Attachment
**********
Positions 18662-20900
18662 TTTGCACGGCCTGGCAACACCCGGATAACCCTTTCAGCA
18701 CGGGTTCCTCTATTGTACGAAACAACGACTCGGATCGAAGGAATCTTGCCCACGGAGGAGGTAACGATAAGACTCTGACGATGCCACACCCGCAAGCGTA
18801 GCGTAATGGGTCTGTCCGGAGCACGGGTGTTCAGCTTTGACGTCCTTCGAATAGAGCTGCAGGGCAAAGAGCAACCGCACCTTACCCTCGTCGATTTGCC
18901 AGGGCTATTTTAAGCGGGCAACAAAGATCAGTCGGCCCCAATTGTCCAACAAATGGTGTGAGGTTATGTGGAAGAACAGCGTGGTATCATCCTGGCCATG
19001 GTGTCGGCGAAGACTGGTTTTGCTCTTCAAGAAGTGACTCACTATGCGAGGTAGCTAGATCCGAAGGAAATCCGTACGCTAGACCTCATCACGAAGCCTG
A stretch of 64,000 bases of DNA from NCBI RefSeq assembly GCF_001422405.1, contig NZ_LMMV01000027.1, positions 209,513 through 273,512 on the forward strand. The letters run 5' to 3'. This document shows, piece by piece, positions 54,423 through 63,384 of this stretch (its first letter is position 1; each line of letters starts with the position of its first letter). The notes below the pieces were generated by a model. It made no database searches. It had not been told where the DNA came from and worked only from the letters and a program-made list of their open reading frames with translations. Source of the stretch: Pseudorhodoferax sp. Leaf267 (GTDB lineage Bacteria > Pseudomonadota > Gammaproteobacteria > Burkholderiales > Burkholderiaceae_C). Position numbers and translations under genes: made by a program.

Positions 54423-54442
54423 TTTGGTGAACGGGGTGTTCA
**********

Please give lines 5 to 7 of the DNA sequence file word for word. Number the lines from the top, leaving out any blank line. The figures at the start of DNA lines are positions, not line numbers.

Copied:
18901 AGGGCTATTTTAAGCGGGCAACAAAGATCAGTCGGCCCCAATTGTCCAACAAATGGTGTGAGGTTATGTGGAAGAACAGCGTGGTATCATCCTGGCCATG
19001 GTGTCGGCGAAGACTGGTTTTGCTCTTCAAGAAGTGACTCACTATGCGAGGTAGCTAGATCCGAAGGAAATCCGTACGCTAGACCTCATCACGAAGCCTG
A stretch of 64,000 bases of DNA from NCBI RefSeq assembly GCF_001422405.1, contig NZ_LMMV01000027.1, positions 209,513 through 273,512 on the forward strand. The letters run 5' to 3'. This document shows, piece by piece, positions 54,423 through 63,384 of this stretch (its first letter is position 1; each line of letters starts with the position of its first letter). The notes below the pieces were generated by a model. It made no database searches. It had not been told where the DNA came from and worked only from the letters and a program-made list of their open reading frames with translations. Source of the stretch: Pseudorhodoferax sp. Leaf267 (GTDB lineage Bacteria > Pseudomonadota > Gammaproteobacteria > Burkholderiales > Burkholderiaceae_C). Position numbers and translations under genes: made by a program.